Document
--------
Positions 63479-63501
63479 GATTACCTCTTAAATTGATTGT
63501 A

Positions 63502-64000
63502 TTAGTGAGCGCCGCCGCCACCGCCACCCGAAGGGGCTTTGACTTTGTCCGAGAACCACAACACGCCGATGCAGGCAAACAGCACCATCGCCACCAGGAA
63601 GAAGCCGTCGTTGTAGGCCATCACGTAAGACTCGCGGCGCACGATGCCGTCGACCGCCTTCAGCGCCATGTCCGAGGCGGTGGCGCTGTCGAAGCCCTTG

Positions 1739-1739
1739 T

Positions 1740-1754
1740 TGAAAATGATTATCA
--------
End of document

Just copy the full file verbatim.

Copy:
Positions 63479-63501
63479 GATTACCTCTTAAATTGATTGT
63501 A

Positions 63502-64000
63502 TTAGTGAGCGCCGCCGCCACCGCCACCCGAAGGGGCTTTGACTTTGTCCGAGAACCACAACACGCCGATGCAGGCAAACAGCACCATCGCCACCAGGAA
63601 GAAGCCGTCGTTGTAGGCCATCACGTAAGACTCGCGGCGCACGATGCCGTCGACCGCCTTCAGCGCCATGTCCGAGGCGGTGGCGCTGTCGAAGCCCTTG

Positions 1739-1739
1739 T

Positions 1740-1754
1740 TGAAAATGATTATCA